SG Lewis was always at the party. That’s how the musician, producer and performer sees the popularization of dance and house brought on in part by Beyoncé’s Renaissance or catchy TikTok tracks like DiscoLines’ “Babygirl.” “It’s funny because I hear this a lot at the moment,” SG Lewis told the Daily Californian. “It’s like being at a party, and all of the sudden there’s more people in the room, but you’ve always been at the party.”
Meaning, you’ve probably heard an SG Lewis track (or remix) before. In 2018, Lewis released two tracks with Clairo, “Better” and “Throwaway.” Heard of Dua Lipa or Tove Lo? He’s credited on Future Nostalgia’s “Hallucinate” and on Dirt Femme’s “Call on Me” and “Pineapple Slice.” He’s also released punchy remixes of The BeeGees “More than a Woman,” and more recently dropped his own record, AudioLust and HigherLove.
For the artist, there won’t ever be a time that a four-four kick drop won’t make people want to move: “Like it’s such an undeniable part of human nature to want to go and dance.” He’s not wrong.
Perhaps Lewis is merely manifesting a long and prosperous career, but there’s a slow burn behind dance music — and it’s stars — that keeps them everlasting. Lewis notes these artists often come up in their bedrooms, making beats on laptops with a vision to connect their music to others. And while an untz-untz beat in the club isn’t always the most emotional, Lewis has a knack for giving the booth soft edges.
You’ll always remember where you were when you heard a song for the first time, and Lewis recognizes how important that is in regard to his upcoming Coachella performance. Now, a California local, he feels as though he has something special to give to his home crowd — which he’s been playing for since his first appearance at the festival in 2016.
“I think that the Coachella crowd has watched me grow [and] I’ve kind of grown with them. So I think they have an understanding of exactly how much it means to me, and kind of as a result, people know that I’m excited to be there,” he gushes.
He’ll be sure to play his new record, a 15-track album split in two parts. The first is an ego-driven representation of love, and the second half explores a deeper, more actualized relationship with the feeling.
Although his favorite track on the record is constantly changing, for a while “Lifetime” reigned supreme. The single is easy to listen to (and sweet as pie), with Lewis’ vocals sounding angelic over a few chord progressions. It’s important, he says, to create music with somewhat of a deeper meaning or emotional layer, given the industry’s readiness to move on overnight.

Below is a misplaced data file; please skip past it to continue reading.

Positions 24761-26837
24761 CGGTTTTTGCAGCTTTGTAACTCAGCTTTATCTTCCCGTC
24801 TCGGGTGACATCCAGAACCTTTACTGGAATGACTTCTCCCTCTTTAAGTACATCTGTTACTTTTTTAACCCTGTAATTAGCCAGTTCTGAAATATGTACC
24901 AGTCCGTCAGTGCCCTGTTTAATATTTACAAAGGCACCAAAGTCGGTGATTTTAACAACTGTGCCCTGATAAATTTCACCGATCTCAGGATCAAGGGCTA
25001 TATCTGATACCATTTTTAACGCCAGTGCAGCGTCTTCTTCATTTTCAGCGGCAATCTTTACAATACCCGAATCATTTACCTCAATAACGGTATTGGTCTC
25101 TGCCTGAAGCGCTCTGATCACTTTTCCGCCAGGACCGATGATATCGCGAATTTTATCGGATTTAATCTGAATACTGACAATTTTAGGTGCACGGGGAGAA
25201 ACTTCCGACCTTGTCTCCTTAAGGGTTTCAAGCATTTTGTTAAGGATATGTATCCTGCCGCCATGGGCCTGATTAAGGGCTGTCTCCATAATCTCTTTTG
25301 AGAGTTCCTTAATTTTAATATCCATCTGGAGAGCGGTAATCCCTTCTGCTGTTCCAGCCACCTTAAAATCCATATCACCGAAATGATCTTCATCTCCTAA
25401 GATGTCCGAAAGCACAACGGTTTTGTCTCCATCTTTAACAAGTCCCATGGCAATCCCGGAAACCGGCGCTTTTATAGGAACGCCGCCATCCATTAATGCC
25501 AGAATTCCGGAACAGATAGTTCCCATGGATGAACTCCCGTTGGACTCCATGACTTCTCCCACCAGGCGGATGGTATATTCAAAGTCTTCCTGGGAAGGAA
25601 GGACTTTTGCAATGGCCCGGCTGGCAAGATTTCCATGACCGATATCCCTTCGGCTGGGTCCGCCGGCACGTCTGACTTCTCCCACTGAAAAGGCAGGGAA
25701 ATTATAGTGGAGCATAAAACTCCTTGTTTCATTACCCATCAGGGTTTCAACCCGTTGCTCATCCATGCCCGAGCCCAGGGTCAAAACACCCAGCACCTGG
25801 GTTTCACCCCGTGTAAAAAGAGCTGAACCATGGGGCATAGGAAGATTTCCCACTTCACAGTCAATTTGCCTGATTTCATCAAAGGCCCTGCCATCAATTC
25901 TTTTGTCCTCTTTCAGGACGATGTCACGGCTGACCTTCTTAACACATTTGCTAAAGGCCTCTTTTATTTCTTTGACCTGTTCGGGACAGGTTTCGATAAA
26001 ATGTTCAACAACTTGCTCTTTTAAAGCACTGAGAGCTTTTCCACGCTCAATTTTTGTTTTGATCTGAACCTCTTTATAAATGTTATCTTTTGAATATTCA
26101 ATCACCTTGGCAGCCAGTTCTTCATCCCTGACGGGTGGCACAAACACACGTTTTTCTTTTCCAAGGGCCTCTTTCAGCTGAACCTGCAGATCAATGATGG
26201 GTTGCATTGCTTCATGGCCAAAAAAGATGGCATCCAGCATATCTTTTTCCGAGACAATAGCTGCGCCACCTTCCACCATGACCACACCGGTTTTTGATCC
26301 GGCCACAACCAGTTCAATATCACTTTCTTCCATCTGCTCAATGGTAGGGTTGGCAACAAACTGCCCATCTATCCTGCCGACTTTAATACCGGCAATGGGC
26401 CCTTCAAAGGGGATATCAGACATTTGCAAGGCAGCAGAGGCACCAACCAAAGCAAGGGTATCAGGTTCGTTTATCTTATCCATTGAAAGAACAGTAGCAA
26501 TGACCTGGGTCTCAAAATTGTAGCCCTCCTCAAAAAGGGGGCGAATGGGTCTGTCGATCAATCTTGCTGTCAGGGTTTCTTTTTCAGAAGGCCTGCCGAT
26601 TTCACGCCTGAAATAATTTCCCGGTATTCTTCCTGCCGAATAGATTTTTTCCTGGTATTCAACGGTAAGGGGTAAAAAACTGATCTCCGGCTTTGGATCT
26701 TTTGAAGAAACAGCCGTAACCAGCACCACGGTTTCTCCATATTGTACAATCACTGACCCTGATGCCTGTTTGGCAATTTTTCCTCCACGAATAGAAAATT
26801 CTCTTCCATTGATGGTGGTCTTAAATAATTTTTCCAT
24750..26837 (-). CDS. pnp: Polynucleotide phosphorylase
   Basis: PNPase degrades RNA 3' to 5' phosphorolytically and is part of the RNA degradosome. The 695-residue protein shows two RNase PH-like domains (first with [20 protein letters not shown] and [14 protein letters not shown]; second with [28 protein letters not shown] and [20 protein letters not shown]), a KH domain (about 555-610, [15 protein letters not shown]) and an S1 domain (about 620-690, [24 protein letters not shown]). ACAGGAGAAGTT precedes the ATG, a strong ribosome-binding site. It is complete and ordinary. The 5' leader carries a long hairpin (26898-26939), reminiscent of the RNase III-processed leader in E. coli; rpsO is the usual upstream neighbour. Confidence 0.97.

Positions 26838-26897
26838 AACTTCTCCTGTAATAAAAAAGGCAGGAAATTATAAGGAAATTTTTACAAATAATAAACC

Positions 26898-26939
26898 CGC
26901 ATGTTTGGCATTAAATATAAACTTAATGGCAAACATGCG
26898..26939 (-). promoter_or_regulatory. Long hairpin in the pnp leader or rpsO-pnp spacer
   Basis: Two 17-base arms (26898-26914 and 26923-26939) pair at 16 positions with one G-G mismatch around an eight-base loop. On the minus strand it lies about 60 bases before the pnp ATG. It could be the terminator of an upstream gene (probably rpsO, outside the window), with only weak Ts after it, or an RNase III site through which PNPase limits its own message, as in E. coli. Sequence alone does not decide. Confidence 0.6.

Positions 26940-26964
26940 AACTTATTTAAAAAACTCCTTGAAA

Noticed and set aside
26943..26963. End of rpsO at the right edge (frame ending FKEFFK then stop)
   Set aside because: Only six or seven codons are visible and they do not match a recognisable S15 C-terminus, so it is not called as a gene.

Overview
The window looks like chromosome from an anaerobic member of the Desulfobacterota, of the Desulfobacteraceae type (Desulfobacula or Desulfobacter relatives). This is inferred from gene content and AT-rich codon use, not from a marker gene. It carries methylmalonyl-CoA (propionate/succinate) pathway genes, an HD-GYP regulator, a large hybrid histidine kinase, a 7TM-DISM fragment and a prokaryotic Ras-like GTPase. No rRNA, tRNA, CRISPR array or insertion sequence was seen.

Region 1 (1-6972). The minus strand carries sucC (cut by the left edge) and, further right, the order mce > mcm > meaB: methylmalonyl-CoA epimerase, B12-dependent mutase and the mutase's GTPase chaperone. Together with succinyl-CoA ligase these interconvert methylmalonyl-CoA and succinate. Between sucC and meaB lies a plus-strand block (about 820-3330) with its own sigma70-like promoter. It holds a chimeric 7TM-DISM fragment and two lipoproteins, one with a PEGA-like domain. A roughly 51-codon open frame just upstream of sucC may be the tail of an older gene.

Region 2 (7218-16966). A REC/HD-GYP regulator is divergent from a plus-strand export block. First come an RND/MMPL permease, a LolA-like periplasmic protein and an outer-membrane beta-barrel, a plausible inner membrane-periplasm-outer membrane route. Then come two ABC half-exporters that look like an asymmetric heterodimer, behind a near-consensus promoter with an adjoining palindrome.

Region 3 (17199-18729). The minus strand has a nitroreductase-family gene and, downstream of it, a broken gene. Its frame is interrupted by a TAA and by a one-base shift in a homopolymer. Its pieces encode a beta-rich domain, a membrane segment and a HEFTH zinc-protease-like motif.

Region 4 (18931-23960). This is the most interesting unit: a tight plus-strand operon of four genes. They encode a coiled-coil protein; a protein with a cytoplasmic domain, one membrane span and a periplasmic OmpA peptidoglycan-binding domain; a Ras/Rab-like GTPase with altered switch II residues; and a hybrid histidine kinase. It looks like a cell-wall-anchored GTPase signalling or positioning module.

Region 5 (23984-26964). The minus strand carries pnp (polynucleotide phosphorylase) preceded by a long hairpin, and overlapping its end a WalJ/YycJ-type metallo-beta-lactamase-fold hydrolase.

“It’s just like a result of where we’re at in technology,” he notes of the billions of songs available to stream, highlighting the necessity of an emotional anchor in order to stand out. “I’m just really focused on making sure that that kind of deeper emotional connection exists when I’m making music.”
Certainly, a bouncy pop-track with Tove Lo isn’t meant to elicit tears (unless, it does). Lewis’ music however, serves as a time capsule — maybe it’s reminiscing on last night’s dancing, or remembering a time in life when his music resonated is just as important. You’ll always tap your feet upon listening, bop your head and hopefully, your spirit will be transported to the dance floor.
Another genre of music Lewis (among others) can’t get enough of? 70’s, American Yacht rock. Yes, that’s correct; the music of dads, those who love to barbecue. It’s as wickedly cool as it is relatable, and the artist cites the era’s stronghold on songwriting, soul and commitment blending into his own practice.
“You know, the songs are very like, heart-on-sleeve and the melodies are big and the sentiments are very grandiose,” he states. Tracks like “Missing You” relay Lewis yearning for a past lover and “Something About Your Love” swooning over a relationship. In a sense, his new record does just that: He wears his heart on his sleeve while connecting emotionally with his lyrics and sonically to the listener in his I-need-to-get-up-and-dance-right-now beats.
This weekend, he’s most excited to see fellow producer, the ever-mysterious Jai Paul perform alongside the likes of Frank Ocean and BlackPink. Coachella is at the forefront of Lewis’ mind, with his performance as a figurative stepping stone into the next stage of his career. And with his name in an even bigger font, festival-goers can expect a bigger performance.
“Coachella kind of acts as this flag in the ground moment that kind of represents a lot for the artists that play it,” he said. “So I’m definitely taking it very seriously. And the slot that I have is one that I’m really excited about.”